LA Tech ‘Moves’: Former Disney CEO Bob Iger Enters the Metaverse, Rivian Snags New COO

Decerry Donato

Decerry Donato is a reporter at dot.LA. Prior to that, she was an editorial fellow at the company. Decerry received her bachelor's degree in literary journalism from the University of California, Irvine. She continues to write stories to inform the community about issues or events that take place in the L.A. area. On the weekends, she can be found hiking in the Angeles National forest or sifting through racks at your local thrift store.

​Bob Iger and Genies founder and CEO Akash Nigam.
Courtesy of Genies

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Moves, our roundup of job changes in L.A. tech, is presented by Interchange.LA, dot.LA's recruiting and career platform connecting Southern California's most exciting companies with top tech talent. Create a free Interchange.LA profile here—and if you're looking for ways to supercharge your recruiting efforts, find out more about Interchange.LA's white-glove recruiting service by emailing Sharmineh O’Farrill Lewis (sharmineh@dot.LA). Please send job changes and personnel moves to moves@dot.la.


Bob Iger joined virtual avatar startup Genies’ board of directors. Iger served as Disney’s chief executive officer from 2005 to 2020.

Electric vehicle manufacturer Rivian hired Frank Klein as its chief operations officer. Klein was previously an executive at Canadian auto parts manufacturer Magna International.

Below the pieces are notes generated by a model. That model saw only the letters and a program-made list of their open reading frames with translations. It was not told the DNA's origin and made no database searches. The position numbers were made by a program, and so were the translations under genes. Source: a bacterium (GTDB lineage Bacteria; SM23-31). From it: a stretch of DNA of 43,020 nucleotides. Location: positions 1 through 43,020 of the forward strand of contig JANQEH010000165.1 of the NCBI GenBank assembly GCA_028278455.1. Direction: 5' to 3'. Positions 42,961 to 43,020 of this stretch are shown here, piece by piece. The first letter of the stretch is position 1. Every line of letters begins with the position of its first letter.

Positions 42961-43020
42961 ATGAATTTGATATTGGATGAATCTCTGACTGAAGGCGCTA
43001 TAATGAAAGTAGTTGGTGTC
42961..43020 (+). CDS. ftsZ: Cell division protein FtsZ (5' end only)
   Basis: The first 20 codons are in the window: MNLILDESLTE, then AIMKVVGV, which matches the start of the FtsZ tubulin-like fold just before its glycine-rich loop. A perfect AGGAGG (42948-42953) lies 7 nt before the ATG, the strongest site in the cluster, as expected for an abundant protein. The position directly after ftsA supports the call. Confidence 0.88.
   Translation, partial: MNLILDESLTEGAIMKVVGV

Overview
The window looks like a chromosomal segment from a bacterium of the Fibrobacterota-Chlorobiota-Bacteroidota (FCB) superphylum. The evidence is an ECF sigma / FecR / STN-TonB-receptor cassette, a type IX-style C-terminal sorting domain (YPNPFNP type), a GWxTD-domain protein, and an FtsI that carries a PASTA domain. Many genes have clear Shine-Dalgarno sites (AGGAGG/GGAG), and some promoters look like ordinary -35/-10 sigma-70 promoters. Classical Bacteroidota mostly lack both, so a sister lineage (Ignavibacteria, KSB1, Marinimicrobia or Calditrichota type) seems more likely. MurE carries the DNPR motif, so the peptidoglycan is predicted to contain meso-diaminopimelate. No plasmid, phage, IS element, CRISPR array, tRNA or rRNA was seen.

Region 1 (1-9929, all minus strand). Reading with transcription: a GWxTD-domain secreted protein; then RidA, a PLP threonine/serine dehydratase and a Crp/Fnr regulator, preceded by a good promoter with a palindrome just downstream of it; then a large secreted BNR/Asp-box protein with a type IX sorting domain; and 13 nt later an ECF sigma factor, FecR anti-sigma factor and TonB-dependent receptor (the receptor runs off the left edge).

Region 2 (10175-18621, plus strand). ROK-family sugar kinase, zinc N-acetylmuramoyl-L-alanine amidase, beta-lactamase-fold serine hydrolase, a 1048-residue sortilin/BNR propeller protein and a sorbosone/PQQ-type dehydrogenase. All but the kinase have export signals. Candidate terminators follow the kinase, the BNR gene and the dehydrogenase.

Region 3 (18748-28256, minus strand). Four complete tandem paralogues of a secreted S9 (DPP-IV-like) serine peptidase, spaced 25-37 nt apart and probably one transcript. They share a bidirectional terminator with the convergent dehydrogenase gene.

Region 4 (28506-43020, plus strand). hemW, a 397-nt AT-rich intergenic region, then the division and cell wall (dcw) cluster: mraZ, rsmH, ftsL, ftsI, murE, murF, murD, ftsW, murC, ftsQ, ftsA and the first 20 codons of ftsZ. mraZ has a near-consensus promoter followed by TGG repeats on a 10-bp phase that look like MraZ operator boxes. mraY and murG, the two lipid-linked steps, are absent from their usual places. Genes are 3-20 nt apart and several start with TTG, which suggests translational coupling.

Los Angeles home goods startup Parachute hired Jeff Barker as chief financial officer. Barker was previously chief financial officer and chief operating officer for audio device maker JLab Audio.

Auditboard, a cloud-based risk assessment and compliance platform, appointed Josh Harding as chief financial officer. Harding previously worked for software company SailPoint as senior vice president of finance and operations.

Tabletop game creator Exploding Kittens named Jed Paulson as its chief commercial officer. Paulson most recently served as chief revenue officer at electric bike brand Rad Power Bikes.

Carmen Bona joined talent UTA as its chief strategy and corporate development officer. Bona previously served as a managing director and partner at Boston Consulting Group.

Amazon’s movies division announced several internal transitions this week. Former co-head of movies Julie Rapaport has been made sole chief of the division, while previous co-head Matt Newman has taken a new role at Prime Video’s global sports group, where he’ll be in charge of developing original sports docuseries, films and scripted projects.

Imagendary Studios, a mobile game developer and publisher, added Jason Hayes as its audio director and Matt Cordner as senior technical artist. Hayes previously served as music director for Riot Games and Cordner was senior FX artist at Blizzard Entertainment.

Farther, a digital wealth management platform, appointed Aaron Diaz and Sean Kelly as vice presidents at the company’s Los Angeles office. Both Diaz and Kelly were previously financial advisors at Merrill Lynch.

Mark Palaima joined biotech company GATC Health as a strategic advisor. Palaima was formerly eBay’s chief architect.